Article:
How to Prep and Pack Corsets for Shipping


It’s well-known that I sell off my gently-used corsets once I’ve finished reviewing them. I’ve received a few requests to show how I safely mail my 2nd-hand corsets, and in the video below I show the most common method I use.

Please keep in mind that there is a spectrum for the way corsets come in the mail. When I purchase corsets from professional corsetieres, some corsets had been literally bent into an “L” shape and stuffed into a (non-waterproof!) manilla envelope. Conversely, some other corsets had been wrapped lovingly in acid-free tissue paper and tied with a ribbon, spritzed with perfume*, included a hand-written thank-you note and topped it off in a high quality engraved box!

My method is “middle of the road” finding a balance between keeping the corset protected and dry, while minimizing waste and keeping the package as light as possible – and when it comes to mailing a heavy steel boned corset, minimizing the weight of the packaging can mean the difference between shipping costs of $12 (small packet) vs $25 (full parcel)!

I know that some people will be appalled that I don’t ship my 2nd-hand corsets in a cardboard box with a load of styrofoam. Despite this, I fortunately have a 100% success rate of corsets being delivered to their new homes unmarred. (So far.)

Here’s how I prep and pack my corsets for shipping (feel free to follow along with the video above!):

  1. Weigh your corset, bag/ box, tissue paper and any accessories on a kitchen scale that can measure in grams (or ounces if you’re in the US). In the video, you see that a cardboard box adds nearly a pound of weight, which inflates the shipping price by $6-10! This is why I use waterproof bubble mailers which have an almost negligible mass.
  2. Measure the dimensions of the bag/ box as well.
  3. Check over the corset for any flaws or issues. (Although, your customer should know about these before purchasing the corset in the first place!)
  4. Tighten the laces and either tie in a bow or wrap it neatly with a band.
  5. Use a (CLEAN!) lint-roller and get rid of any dust or lint on the corset. You do not want to transfer pet hair onto a corset, nor would you want to lint-roll a white corset right after rolling a black one – so really, just use a clean piece of lint tape for EVERY corset.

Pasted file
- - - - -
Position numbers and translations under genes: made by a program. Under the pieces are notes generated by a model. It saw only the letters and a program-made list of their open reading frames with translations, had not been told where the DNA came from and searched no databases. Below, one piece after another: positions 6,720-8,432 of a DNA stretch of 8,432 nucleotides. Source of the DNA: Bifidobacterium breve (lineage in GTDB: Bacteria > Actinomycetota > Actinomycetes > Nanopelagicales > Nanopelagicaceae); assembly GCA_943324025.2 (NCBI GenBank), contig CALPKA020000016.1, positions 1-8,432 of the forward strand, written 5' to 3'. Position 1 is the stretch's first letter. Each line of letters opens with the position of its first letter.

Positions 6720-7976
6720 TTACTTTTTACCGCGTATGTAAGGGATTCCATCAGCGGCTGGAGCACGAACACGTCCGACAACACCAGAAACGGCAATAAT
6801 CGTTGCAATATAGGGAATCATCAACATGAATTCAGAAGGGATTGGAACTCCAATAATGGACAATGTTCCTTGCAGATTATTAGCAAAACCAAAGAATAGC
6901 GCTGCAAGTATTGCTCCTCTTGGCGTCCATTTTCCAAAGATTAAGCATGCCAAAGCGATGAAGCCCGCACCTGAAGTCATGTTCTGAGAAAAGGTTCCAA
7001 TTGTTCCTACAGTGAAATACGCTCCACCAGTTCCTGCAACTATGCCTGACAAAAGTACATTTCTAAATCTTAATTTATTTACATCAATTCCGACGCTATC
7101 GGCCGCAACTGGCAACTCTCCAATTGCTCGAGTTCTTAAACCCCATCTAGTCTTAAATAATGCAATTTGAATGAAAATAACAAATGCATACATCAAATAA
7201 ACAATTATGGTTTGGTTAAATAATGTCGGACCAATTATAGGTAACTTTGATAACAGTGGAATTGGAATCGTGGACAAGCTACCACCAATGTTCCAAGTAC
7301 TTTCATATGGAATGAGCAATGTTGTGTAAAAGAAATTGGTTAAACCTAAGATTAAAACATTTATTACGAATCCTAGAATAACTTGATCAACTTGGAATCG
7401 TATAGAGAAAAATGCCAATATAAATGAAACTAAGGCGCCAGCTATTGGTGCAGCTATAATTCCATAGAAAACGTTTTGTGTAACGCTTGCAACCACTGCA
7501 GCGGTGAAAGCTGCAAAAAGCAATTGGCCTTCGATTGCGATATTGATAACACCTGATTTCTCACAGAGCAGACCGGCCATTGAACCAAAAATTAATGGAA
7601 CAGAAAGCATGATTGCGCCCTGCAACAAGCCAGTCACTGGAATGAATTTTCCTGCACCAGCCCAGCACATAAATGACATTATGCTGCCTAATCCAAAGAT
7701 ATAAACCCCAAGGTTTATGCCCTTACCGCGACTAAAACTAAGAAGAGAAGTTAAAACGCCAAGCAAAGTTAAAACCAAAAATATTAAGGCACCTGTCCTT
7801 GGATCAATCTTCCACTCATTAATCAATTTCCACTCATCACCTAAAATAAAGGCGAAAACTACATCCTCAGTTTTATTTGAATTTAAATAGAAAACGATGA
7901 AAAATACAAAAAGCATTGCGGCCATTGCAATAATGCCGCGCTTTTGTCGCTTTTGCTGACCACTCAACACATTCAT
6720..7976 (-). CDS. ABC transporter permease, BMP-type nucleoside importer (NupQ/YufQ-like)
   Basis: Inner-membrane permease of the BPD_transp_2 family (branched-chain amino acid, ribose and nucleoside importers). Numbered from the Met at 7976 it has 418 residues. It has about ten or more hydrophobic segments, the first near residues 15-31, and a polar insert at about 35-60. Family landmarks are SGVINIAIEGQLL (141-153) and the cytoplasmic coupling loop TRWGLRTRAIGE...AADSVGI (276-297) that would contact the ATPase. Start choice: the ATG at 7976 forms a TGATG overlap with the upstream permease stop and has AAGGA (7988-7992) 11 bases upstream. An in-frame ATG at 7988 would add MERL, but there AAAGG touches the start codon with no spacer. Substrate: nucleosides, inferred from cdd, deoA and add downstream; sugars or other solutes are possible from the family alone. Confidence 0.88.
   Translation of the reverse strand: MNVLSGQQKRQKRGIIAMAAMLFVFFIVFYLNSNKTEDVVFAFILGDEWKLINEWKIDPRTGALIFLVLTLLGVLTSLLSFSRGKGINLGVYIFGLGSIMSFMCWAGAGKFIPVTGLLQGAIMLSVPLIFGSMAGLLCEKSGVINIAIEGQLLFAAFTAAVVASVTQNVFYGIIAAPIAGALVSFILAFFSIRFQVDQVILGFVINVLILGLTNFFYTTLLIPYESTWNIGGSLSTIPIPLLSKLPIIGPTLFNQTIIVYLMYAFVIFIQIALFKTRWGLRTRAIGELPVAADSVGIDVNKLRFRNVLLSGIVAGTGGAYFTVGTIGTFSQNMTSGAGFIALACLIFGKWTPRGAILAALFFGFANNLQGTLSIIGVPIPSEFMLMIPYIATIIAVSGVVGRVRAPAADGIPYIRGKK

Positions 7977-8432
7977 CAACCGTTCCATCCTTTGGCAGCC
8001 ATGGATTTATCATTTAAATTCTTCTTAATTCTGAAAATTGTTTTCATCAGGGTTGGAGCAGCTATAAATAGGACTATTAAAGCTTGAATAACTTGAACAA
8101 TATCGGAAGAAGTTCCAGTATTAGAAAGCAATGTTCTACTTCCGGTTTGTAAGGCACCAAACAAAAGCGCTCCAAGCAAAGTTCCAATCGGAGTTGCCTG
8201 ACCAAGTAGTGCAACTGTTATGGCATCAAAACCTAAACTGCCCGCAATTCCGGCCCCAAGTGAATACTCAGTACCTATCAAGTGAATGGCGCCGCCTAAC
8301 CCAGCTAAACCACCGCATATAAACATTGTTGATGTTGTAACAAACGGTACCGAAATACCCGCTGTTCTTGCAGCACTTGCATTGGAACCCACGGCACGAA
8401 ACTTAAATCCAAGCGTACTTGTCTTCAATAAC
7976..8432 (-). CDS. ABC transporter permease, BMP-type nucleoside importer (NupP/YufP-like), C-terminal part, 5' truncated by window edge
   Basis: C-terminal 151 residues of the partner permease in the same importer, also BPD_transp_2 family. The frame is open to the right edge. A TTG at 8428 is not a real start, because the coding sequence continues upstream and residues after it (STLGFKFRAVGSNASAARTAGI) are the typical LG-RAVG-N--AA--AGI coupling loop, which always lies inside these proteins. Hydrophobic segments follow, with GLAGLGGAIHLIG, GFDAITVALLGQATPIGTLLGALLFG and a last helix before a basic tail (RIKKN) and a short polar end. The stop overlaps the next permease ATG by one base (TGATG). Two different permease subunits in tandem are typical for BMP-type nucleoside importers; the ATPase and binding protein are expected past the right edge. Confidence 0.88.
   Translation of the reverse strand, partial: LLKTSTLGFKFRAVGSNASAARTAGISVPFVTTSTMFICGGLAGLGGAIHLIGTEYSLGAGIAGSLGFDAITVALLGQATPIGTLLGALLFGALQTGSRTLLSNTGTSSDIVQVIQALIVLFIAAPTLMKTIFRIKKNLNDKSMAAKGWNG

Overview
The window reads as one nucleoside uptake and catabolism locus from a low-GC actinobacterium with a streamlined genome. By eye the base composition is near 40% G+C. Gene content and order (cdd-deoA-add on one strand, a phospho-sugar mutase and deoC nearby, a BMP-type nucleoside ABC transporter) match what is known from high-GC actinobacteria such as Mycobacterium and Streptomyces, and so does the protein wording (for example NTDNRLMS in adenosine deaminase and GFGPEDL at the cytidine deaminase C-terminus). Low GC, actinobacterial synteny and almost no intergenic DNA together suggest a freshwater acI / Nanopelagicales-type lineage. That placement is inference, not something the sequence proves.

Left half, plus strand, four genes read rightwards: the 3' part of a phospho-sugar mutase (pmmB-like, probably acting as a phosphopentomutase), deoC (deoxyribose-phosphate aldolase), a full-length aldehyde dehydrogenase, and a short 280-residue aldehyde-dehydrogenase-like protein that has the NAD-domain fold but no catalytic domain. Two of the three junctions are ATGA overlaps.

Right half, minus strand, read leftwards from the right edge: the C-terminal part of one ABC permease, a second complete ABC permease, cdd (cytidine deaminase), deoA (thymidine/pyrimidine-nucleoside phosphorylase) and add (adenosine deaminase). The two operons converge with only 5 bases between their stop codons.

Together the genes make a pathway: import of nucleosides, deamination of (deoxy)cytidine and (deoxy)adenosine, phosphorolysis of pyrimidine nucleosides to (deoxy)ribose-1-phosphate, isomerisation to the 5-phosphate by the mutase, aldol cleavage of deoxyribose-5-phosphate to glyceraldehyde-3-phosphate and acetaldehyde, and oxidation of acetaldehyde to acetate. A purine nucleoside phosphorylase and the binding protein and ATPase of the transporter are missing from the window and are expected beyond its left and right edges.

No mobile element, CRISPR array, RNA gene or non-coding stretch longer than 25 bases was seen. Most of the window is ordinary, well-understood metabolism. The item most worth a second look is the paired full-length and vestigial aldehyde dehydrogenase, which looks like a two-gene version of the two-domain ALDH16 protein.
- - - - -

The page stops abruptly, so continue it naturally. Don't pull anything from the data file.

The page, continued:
6. Fasten the busk. You can either put one (or two) loops under the knob side of the busk to lock it in place (so it doesn’t unfasten). If you’re worried about the busk bending in transit (or if your corset has a modesty placket under the busk) then fasten the busk normally and put an elastic band over the knobs to prevent the busk from becoming undone.
  7. Fold the corset (some corsets fold more nicely than others. Most, I’ve found, like to fold in thirds).
  8. Wrap the corset in some tissue paper. This is especially important if shipping two corsets of different colors, because you don’t want the ink to transfer! Also, don’t wrap a white corset in colored paper. Just don’t do it.
  9. Add a business card or personal thank-you note, if you wish.
  10. Waterproof your corset: if you are using a paper envelope or box, then wrap it in a plastic bag or plastic wrap beforehand. But as I use a waterproof bubble mailer, I don’t usually need to worry about this extra step.
  11. Then seal up your box or bag with the corset and accessories inside!
  12. If mailing in a soft bag/ mailer, I tend to write on the mailer: “PLEASE DO NOT FOLD OR BEND” (fortunately, my post system is good about respecting this!)
  13. Add the address as per your post system’s requirements (in Canada you can hand-write it, while in some other places they must be typed, especially if shipping internationally).

*I actually prefer no scent, as some people are sensitive or allergic to perfumes.

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